“Understated” isn’t a word you’d ordinarily use to describe a Jerry Bruckheimer production, but that’s surprisingly what 12 Strong ends up being.
You better watch out You better not cry You better have clout We're telling you why Two Thumbs Down are comin' to town We're making a list, Checking it twice; Gonna find out whose movie was scheiss. Sandy Claws is comin' to town. We see you when you're (bleeping), We know when you're a fake We know if you've been bad or good So be good for cinema's sake!
After years of speculation and delays, "The Tree of Life," Terrence Malick's long-awaited film that took viewers from the beginning of time to 1950s Texas, proved to be worth the wait, according to the Chicago Film Critics Association. The CFCA gave "Tree of Life" four awards including Best Picture, Director, Supporting Actress for newcomer Jessica Chastain and Cinematography for Emmanuel Lubezki.
Making lists is not my favorite occupation. They inevitably inspire only reader complaints. Not once have I ever heard from a reader that my list was just fine, and they liked it. Yet an annual Best Ten list is apparently a statutory obligation for movie critics.
My best guess is that between six and ten of these movies won't be familiar. Those are the most useful titles for you, instead of an ordering of movies you already know all about.
One recent year I committed the outrage of listing 20 movies in alphabetical order. What an uproar! Here are my top 20 films, in order of approximate preference.
A 2009 story about a 12-year-old musical prodigy caught my eye today. His name is Jay Greenberg. He composes in his mind. It comes to him naturally. When we think of musical prodigies we imagine a child on a piano bench, or playing a violin. Not many compose. Greenburg has written five symphonies.
Sam Zyman, a composer who is Jay's teacher at Julliard, told Rebecca Leung of CBS News: "We are talking about a prodigy of the level of the greatest prodigies in history when it comes to composition. I am talking about the likes of Mozart, and Mendelssohn, and Saint-Sans.
I commissioned this chart to make my position clear. I've avoided the subject until now because, while I instinctively felt I must be in favor of the Occupiers, I wasn't sure what the movement stood for. I support most populist uprisings on matter of principle, and would perhaps even support the Tea Party were it not demonstrating in favor of the very things that are wrong.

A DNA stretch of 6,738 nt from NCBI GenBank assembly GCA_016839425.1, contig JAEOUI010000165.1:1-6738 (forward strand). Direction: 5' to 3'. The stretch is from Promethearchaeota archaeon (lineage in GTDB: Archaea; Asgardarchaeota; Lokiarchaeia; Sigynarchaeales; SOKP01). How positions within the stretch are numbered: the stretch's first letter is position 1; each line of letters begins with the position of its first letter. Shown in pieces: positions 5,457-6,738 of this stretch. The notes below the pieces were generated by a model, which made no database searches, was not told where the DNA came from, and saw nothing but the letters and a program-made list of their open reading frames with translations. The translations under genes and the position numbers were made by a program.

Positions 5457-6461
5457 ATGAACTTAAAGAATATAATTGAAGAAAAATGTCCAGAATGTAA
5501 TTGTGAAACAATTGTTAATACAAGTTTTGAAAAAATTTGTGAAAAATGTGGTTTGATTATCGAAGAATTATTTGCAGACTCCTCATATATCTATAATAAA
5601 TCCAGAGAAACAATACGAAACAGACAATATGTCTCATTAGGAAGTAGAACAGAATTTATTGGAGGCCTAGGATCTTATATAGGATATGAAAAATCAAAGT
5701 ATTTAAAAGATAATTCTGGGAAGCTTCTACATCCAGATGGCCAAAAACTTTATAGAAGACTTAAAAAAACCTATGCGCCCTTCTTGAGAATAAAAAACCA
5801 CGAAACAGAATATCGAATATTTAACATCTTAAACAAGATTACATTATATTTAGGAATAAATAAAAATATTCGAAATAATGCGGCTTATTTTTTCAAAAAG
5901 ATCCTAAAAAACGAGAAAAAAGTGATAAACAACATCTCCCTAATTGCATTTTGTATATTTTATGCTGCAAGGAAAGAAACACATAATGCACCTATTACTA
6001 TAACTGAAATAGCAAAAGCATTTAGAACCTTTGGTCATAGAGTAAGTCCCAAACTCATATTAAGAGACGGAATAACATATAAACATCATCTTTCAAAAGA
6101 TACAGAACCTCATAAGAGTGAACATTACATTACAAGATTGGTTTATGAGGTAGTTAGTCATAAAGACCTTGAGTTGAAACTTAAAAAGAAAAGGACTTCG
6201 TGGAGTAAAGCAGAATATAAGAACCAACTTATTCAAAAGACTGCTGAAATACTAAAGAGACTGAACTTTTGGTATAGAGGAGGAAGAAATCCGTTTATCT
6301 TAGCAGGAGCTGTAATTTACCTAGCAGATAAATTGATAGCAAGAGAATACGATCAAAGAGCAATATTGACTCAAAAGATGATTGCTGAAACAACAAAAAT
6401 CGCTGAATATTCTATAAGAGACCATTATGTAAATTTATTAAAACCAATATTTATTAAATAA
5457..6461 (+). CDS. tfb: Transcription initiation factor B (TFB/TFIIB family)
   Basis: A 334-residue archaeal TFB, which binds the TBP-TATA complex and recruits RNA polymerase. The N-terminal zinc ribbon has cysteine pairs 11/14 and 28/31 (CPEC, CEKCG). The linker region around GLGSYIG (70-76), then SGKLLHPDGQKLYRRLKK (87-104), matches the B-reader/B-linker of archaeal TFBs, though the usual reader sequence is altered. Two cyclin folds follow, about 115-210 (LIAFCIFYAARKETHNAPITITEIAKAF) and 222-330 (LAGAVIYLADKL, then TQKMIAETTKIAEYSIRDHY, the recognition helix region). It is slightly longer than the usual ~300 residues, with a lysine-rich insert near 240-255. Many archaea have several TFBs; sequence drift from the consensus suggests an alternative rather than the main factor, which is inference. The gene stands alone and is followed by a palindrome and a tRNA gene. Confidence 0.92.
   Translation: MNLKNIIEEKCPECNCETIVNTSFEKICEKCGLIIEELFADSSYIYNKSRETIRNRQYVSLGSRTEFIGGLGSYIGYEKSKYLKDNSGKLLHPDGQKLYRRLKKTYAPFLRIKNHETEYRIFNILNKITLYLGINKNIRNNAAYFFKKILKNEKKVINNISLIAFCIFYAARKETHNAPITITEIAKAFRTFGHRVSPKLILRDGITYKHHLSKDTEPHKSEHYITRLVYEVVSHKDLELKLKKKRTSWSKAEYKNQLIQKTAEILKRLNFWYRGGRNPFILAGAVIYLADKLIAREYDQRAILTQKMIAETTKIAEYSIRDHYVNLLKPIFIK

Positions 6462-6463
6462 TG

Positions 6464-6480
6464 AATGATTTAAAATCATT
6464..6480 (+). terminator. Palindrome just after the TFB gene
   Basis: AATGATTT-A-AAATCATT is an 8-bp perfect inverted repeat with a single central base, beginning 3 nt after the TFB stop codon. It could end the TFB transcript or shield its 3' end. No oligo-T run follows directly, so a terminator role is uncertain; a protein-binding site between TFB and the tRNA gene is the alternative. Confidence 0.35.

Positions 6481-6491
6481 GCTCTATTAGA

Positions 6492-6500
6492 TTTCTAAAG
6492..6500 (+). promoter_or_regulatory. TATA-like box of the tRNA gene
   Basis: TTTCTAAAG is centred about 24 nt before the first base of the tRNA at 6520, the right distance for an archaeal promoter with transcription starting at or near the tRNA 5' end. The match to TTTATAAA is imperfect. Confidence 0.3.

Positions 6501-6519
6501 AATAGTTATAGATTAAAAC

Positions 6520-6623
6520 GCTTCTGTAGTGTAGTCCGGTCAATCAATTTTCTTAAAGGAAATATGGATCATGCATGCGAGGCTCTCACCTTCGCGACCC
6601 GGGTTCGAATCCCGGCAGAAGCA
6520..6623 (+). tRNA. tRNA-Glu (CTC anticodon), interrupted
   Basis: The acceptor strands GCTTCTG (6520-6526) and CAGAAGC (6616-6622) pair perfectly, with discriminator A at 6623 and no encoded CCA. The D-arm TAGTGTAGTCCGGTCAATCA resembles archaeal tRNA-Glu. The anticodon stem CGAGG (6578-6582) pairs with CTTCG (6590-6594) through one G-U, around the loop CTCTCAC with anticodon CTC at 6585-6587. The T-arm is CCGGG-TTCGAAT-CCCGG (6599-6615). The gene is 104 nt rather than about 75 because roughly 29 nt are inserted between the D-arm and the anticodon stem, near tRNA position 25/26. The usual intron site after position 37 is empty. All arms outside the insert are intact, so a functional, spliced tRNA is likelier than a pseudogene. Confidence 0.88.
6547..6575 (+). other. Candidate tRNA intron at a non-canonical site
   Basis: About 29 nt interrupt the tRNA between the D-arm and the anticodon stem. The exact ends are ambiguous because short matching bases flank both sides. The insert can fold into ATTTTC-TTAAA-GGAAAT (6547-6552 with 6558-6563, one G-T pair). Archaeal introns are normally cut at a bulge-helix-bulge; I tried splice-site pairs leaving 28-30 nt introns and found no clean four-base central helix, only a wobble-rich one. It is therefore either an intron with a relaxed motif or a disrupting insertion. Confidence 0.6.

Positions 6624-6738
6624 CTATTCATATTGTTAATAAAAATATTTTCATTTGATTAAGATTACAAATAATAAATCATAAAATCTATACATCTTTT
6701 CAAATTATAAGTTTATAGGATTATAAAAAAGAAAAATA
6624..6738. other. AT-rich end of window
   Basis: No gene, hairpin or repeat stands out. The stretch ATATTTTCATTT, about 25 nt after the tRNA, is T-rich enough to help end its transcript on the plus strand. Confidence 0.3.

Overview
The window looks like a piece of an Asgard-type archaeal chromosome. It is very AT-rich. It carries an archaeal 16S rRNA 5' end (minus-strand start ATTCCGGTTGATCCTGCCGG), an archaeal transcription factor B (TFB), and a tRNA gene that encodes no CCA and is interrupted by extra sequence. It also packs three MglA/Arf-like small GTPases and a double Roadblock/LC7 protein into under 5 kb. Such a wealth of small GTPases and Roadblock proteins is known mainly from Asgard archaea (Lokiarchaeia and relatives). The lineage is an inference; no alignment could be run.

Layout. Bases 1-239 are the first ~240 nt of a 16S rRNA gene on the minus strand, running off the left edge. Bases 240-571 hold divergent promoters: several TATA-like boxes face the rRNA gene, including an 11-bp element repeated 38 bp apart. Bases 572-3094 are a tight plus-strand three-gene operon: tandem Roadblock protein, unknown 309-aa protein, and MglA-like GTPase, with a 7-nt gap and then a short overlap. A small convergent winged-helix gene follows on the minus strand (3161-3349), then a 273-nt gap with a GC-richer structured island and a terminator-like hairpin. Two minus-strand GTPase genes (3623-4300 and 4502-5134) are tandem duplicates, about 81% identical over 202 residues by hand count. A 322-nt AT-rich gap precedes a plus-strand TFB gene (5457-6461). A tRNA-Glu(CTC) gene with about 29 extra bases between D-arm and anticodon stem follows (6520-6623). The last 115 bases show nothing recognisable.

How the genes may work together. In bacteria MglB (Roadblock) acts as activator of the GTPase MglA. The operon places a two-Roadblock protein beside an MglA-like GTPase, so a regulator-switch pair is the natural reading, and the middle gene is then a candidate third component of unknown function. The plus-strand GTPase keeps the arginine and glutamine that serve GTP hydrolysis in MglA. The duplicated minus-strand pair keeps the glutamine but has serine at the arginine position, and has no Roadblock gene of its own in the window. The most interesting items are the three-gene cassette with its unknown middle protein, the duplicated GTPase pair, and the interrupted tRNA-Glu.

At the end of December, our public television program "Ebert Presents At The Movies" will go on hiatus while we find necessary funding. This move is necessary to allow the public television stations that carry our show to plan their programs for the beginning of the new year. We held off as long as possible but we had to give notice today.
Where do you like to sit when you go to the movies? I know where I do, and I even suppose I know why. I started reconsidering my thinking, however, when I read David Bordwell's enlightening new blog entry, "Down in front!"
Here is a man who recalls every film he has ever seen, and where, and when, and why, and where he sat, and usually who he sat next to. That person has often been his wife, Kristin Thompson. That they take turns writing entries on the world's best film blog may tell you something.
You read the word and without skipping a beat you know what it means. I am so clueless that I became aware of it for the first time in the past few days, in reviews of "Twilight Saga: Breaking Dawn: Part 1."
The observation is made that Stephanie Meyer's best-selling series of novels is profoundly heteronormative.
The two most important things that can happen to you in a mainstream movie are being killed and having an orgasm. Sometimes in facial close-ups it's hard to tell one from the other. When Pauline Kael saw that wall poster in Italy saying "Kiss Kiss Bang Bang," she sensed she was onto something.
To all those who have expressed concern about the future of "Ebert Presents at the Movies," thank you!
We are moved by the response from friends, bloggers, viewers, newspaper writers and even heavyweights in the industry stepping up in an incredible effort to rally support for Roger and the "Ebert Presents" show.
It is clear that this show is valued and respected for the quality of content and programming, and the contribution it makes to the fabric of our culture. We are also pleased that so many of you agree with us about the talents of Christy Lemire, Ignatiy Vishnevetsky and our contributors.